Hailing from Leeds, Klammer draws from the members’ shared love for all things angular, dark, loud and melodic. Previously described as the love child of XTC and Gang Of Four, Klammer offer an enticing twist on the post-punk attitude, blending in elements of goth rock, punk rock and dark wave, all with dark pop sensibilities. Here you’ll find plenty of hooks and a dark and edgy broodiness coursing through their sound.
Tomatrax caught up with Steve and Poss from the band to ask a few questions.
Where did the title You Have Been Processed come from?
Steve: It was something throw away that Poss said on the tour bus and it stuck in my mind and I kept coming back to it. So much in modern life is soheavily processed, our personal data, our food and water, music, our whole life from cradle to grave. It seemed to fit with the songs we’d written.
You previously produced a number of artist’s albums, how does producing someone’s work compare with making your own?
S: On one hand it’s easier to produce someone else because you’re a bit more detached from the songs, but at the same time it’s harder as you’re having toscoop out of the bands heads what they want/don’t want. Whereas I’m just having an internal dialogue with myself as too what I want it to sound like.
What was it like producing The Cure’s work?
S: Brilliant! Most of the studio stuff I did with them was on the engineering side but I did get to produce a few songs with Robert. I was a big fan of their work before I got to meet them, so I was a little nervous in case they weren’t good people, but they are lovely people to work with and be around. It was fantastic to live in their bubble with them for a number of years. As well as writing fantastic songs, Robert’s ear and eye for detail is amazing. I learnt a lot from him.
What was the inspiration behind the video for ‘Spiral girl’?
Poss: We all liked the idea of a ghostly dancing girl and were inspired by the opening sequence of the late ‘70s UK TV show “Tales of The Unexpected”.
You’ve previously been described as the love child of XTC and Gang Of Four, do you think that’s a fair call?
P: Haha, that was Alex Kane from the Richie Ramone band who said that about us! I think some of our earlier songs had the angular guitars similar to those bands but I think our sound has changed quite a lot now.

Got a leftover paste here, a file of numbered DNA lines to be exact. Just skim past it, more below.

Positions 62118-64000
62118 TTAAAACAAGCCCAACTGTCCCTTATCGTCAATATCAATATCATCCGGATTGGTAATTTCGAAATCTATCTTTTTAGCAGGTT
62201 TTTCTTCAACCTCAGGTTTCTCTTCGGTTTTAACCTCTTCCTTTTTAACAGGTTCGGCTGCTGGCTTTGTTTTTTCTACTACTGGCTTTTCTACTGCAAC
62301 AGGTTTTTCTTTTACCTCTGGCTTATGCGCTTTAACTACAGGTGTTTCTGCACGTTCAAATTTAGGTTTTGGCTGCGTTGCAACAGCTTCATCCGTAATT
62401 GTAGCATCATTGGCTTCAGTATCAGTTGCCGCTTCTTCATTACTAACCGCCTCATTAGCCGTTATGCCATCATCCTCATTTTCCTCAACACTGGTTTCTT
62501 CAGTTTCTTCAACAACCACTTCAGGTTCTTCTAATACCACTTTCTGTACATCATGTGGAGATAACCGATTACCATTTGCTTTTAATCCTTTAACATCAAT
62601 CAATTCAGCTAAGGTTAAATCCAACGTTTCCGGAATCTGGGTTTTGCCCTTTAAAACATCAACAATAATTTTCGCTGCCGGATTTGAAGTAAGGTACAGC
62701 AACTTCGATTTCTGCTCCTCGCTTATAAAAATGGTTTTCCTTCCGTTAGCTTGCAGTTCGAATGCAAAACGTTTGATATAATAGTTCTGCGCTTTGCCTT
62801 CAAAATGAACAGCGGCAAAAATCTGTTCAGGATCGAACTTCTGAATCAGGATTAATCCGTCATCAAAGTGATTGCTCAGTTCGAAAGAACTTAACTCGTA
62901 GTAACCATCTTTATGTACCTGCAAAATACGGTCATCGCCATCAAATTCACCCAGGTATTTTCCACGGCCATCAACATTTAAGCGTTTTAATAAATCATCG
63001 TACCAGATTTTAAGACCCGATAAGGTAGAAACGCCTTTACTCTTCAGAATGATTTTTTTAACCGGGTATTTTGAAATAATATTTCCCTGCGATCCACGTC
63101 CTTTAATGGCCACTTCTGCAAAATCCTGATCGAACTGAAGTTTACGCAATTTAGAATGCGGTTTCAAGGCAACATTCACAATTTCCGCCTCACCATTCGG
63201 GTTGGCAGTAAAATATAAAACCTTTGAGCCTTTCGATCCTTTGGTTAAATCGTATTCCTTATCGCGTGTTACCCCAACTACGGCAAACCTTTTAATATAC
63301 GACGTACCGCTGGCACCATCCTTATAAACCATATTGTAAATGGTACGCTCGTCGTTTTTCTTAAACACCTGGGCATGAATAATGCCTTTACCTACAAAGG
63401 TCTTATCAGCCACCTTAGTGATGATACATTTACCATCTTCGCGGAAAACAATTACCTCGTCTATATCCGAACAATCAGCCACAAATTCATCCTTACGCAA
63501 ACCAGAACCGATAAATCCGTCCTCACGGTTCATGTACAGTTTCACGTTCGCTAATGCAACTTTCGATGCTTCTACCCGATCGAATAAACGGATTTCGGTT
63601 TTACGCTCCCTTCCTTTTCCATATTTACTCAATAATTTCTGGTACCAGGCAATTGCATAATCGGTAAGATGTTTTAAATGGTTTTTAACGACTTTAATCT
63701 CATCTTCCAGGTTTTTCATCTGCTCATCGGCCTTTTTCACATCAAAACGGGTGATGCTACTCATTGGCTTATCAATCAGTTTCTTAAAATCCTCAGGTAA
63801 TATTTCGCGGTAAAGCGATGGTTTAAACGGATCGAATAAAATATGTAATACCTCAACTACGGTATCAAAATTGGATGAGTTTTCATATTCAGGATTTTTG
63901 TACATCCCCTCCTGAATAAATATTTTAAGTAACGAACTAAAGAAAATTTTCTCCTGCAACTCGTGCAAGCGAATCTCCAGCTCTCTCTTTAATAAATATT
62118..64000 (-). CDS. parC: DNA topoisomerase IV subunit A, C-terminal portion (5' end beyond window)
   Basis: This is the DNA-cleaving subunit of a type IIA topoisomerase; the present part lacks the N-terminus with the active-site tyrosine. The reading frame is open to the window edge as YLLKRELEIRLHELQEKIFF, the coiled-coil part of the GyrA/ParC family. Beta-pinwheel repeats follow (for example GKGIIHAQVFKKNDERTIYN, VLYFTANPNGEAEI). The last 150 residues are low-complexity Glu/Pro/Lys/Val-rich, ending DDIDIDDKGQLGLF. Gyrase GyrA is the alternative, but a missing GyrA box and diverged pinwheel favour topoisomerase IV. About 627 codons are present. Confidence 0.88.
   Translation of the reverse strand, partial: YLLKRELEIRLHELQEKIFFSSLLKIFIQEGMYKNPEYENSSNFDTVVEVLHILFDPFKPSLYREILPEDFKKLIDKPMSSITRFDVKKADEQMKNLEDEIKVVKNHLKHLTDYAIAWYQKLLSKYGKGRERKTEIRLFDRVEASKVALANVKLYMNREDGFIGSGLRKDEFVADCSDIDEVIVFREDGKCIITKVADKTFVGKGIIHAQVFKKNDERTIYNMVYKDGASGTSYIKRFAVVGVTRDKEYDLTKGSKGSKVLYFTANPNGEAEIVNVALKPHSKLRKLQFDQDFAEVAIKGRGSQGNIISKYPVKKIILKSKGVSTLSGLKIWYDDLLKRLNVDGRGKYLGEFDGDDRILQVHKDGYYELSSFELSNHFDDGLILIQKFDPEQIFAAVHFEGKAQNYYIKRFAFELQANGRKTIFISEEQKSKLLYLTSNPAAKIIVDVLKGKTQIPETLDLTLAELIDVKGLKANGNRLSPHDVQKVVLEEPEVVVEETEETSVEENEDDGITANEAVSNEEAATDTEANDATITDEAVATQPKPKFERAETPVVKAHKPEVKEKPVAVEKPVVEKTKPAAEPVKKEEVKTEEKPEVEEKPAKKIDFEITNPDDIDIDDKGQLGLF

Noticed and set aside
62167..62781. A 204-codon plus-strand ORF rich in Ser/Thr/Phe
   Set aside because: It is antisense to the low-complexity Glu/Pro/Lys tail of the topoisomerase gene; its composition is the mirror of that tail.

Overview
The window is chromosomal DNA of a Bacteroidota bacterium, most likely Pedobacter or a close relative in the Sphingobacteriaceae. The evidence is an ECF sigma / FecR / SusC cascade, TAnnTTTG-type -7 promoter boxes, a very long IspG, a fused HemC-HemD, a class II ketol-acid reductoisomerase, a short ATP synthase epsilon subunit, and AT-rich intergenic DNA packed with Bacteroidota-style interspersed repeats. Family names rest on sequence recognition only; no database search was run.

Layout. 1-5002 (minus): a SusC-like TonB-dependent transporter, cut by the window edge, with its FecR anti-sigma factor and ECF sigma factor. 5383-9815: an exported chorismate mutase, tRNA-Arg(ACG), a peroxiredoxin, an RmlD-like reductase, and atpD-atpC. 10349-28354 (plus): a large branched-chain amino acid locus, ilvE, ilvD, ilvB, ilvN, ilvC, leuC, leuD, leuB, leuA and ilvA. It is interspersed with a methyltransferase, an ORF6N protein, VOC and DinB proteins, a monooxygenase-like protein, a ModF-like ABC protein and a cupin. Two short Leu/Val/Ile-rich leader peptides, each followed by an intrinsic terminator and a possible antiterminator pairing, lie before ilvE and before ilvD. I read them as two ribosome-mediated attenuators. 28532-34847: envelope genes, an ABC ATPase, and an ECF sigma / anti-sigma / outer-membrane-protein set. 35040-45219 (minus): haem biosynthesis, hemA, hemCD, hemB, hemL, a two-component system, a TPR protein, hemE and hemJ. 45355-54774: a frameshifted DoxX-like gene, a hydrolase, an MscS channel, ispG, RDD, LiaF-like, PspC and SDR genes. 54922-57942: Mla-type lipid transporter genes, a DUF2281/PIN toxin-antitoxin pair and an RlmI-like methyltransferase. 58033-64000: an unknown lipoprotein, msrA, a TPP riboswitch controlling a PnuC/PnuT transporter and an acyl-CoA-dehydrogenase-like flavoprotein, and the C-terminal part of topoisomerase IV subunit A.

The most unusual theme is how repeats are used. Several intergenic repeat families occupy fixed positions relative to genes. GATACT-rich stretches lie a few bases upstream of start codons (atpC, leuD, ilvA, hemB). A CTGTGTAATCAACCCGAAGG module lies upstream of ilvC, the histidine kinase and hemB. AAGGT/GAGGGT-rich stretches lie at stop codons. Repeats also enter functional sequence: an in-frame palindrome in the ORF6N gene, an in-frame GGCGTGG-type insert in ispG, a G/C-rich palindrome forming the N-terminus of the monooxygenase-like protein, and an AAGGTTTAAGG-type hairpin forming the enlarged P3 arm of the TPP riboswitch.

S: We’ve had so many different comparisons, some of them are bands I’ve never really listened too. I remember one guy saying we had a bit of New York Dolls in our sound which is so far wide of the mark, I like the Dolls but I don’t think any of their influence makes it through to Klammer at all.
We’re not quite Punk, not quite Rock and not quite Goth but somewhere in the middle of all of those.
When writing what comes first, the words or the music?
P: It varies but I’s say it’s generally the music. Sometimes I will have a full set of words or a few ideas in my “scratchpad” and I put those to the music Steve has sent me. There are a couple of songs on the latest album where the feel of the music inspired me to write “on-the-fly” (‘Human Clay’ and ‘‘Twas But a Magpie’).
S: I’m lucky to have a studio at home, so the demos I send to Poss are pretty complete. Once he’s written the words he comes to mine and we have to alter the arrangement of the song to fit the lyrics, which is all very easy to do on Pro Tools. Sometimes we have to swap what I thought would be the verse and chorus around, as Poss has has written the lyrics the other way!
Where did the name Klammer come from?
P: Steve and I met in a bar to discuss the band name. Steve had written down a shortlist, I remember “Cousteau” being on there but it sounded more suitable for an electronic or ambient type of band. We liked “Klammer” because it’s quite an angular word and very European. The bonus is that also sounds like the word “clamour” which means ‘a loud and confused noise’!!!
Do you ever listen to your own music?
S: I’ve spent so much time writing, recording/mixing and playing theses ongs, it’s not something I do very often for pleasure. It’s the same with the bands I have engineered and produced. If I’ve listened to a song 1000 times at the studio, it’s time to find something new to listen to at home.
P: All the time!
What (other) music do you listen to?
P: Bowie, Roxy Music. Nadine Shah and lots of 70s classic Punk and New Wave
S: Other than all the obvious influences (lots of post-punk bands, Bowie, early Roxy, Iggy), I also really like a lot of electronic stuff like Boards Of Canada and LCD Soundsystem. Nadine Shah is someone I’m just getting into but really liking. I think we are both into quality pop music but that seems to happen less and less nowadays.
What do you have planned in 2019?
P: I’m hoping we can build on the success of last year. I’d love to do another tour too.
S: Hopefully lots of gigs and our first trip to Europe. We have fans in Austrailia and South America but there’s no way a band of our size could make it to those parts of the world, but we can dream!
I’ve already written the music for 18 new songs, so fine tuning those and getting Poss to fit the lyrics onto them!
Check out Klammer’s website to find out more!